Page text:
NO JUSTICE, PART 1: The Justice League teams up with the Teen Titans, the Titans, and the Suicide Squad to combat a threat to the entire universe. But with Brainiac involved, even all four teams may not be enough.
JUSTICE LEAGUE: NO JUSTICE #1
Authors: Scott Snyder, James Tynion IV, Joshua Williamson
Artists: Francis Manapul
Letters: Andworld Design
Publisher: DC Comics
What You Need to Know:
When Barbatos brought the Dark Multiverse into the DC Universe, the source wall, the wall separating the 52 Universes of DC from everything else, was broken, allowing worlds to seem through that had never been seen before.
At the end of Barbatos’ threat, Batman was prepared to revamp the Justice League, building the Hall of Justice.
What You’ll Find Out:
The entire Green Lantern Corps has just discovered something shocking: the source wall is breaking. Whatever the League did during Barbatos’ invasion has created a crack between realities.
On Earth, the Titans, Teen Titans, and Suicide Squad are all fighting some unseen enemy that has attacked the Earth in several cities simultaneously. The League is also mixed up in it, coming face to face with the mastermind: Brainiac. Superman attacks Brainiac directly while the rest of the League is slowly losing their fight. Brainiac then reveals that he did not come for the Earth. He came for Earth’s heroes.
Sometime later, Beast Boy, Harley Quinn, Starfire, and Zatanna all wake up in the same room. After a brief moment where Harley freaks out about a giant green bear (Beast Boy) they finally agree to exit the room without fighting. They head towards the main hallway and find several more heroes: Atom, Martian Manhunter, Raven, Dr. Fate, and Robin.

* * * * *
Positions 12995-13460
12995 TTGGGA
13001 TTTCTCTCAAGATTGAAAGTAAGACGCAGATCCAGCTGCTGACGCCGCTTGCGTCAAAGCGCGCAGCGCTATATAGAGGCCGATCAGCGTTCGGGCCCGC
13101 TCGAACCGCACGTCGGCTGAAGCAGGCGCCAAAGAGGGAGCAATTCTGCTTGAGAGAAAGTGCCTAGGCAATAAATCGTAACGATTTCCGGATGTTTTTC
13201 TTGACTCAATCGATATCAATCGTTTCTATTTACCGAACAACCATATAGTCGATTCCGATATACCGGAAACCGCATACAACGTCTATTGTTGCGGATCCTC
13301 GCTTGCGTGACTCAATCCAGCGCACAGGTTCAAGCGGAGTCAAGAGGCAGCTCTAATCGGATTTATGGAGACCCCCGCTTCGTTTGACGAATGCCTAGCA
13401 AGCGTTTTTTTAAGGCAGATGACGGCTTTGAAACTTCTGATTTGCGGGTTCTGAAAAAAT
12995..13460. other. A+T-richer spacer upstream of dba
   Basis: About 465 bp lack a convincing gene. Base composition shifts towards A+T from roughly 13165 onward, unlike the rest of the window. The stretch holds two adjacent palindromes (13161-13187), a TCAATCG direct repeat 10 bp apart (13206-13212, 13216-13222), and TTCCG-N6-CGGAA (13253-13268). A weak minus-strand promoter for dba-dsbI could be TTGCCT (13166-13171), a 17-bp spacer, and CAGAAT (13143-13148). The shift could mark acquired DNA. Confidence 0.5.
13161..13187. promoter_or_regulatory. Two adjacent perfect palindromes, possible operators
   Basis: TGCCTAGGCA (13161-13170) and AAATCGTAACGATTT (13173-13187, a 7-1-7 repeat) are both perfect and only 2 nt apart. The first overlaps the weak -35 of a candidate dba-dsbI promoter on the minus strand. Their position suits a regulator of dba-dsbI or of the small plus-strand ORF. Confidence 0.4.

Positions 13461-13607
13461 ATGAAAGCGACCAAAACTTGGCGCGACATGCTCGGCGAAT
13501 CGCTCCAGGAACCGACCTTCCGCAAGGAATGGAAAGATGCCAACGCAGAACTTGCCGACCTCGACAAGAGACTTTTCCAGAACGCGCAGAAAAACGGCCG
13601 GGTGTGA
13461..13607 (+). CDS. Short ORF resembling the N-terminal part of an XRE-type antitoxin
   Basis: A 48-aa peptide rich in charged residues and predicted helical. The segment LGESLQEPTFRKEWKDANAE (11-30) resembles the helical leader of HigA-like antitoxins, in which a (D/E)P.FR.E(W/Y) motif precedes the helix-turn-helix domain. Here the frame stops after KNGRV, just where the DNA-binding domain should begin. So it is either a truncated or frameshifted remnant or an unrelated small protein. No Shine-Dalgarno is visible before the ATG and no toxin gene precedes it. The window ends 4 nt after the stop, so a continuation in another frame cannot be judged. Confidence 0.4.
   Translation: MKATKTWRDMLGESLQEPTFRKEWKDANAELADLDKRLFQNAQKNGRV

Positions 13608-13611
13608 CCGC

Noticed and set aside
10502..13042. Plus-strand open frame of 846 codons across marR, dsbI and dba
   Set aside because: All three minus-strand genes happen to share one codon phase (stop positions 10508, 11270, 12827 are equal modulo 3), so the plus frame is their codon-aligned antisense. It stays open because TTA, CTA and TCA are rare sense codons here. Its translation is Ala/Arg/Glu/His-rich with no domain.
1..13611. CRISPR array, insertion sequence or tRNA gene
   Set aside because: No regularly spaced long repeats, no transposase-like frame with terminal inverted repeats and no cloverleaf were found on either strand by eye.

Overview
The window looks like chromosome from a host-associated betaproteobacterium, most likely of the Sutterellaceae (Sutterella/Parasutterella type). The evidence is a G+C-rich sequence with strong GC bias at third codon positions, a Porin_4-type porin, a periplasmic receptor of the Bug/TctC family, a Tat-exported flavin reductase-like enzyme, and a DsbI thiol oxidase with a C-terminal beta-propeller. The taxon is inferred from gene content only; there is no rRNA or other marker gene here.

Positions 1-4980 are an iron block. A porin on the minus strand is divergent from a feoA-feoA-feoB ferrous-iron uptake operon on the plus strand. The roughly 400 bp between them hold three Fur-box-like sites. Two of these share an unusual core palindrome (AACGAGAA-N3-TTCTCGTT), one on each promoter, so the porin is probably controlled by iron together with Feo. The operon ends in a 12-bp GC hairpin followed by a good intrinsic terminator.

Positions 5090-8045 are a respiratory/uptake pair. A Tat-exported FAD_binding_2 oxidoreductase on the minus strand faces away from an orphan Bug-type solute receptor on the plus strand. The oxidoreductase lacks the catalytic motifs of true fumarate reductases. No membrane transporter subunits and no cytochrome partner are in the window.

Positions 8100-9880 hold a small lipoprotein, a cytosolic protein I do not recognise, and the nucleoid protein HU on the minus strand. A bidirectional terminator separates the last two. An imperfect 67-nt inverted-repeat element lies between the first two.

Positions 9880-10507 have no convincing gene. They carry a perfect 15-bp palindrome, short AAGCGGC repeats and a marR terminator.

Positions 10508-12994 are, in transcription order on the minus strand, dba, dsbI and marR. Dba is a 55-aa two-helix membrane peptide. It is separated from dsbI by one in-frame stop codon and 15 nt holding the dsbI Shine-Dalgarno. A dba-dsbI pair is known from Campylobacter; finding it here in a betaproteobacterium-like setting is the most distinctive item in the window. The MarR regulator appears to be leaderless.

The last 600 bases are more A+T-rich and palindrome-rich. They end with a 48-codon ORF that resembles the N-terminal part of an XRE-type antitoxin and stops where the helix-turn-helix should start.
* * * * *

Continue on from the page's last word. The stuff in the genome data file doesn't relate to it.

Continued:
Robin, of course (being as how he’s the Damien version of Robin, a spoiled, self-centered brat), is a little impatient, even while Martian Manhunter is advising they wait until they’ve talked to the other heroes who are no doubt here as well. As Robin stomps off, determined that his father (Batman) is no doubt on top of things, finds himself face to face with Brainiac who has the Justice League behind him. Brainiac reveals that he is not there to fight the League, but rather needs their help to combat a horrific evil. Wonder Woman’s lasso ensures that he is telling the truth.
Brainiac proceeds to explain to the heroes what is going on… he tells them how the oldest beings in the universe were these four brothers: Entropy, Wisdom, Wonder, and Mystery. They were cosmic gods and in an effort to find out who was best, they planted seeds throughout the universe on various planets. The story is that they are supposed to return at the end of the universe and consume the planets to finally settle their bet, but with the source wall breaking, they’re showing up a bit early. One of them has arrived on Brainiac’s homeworld, Colu.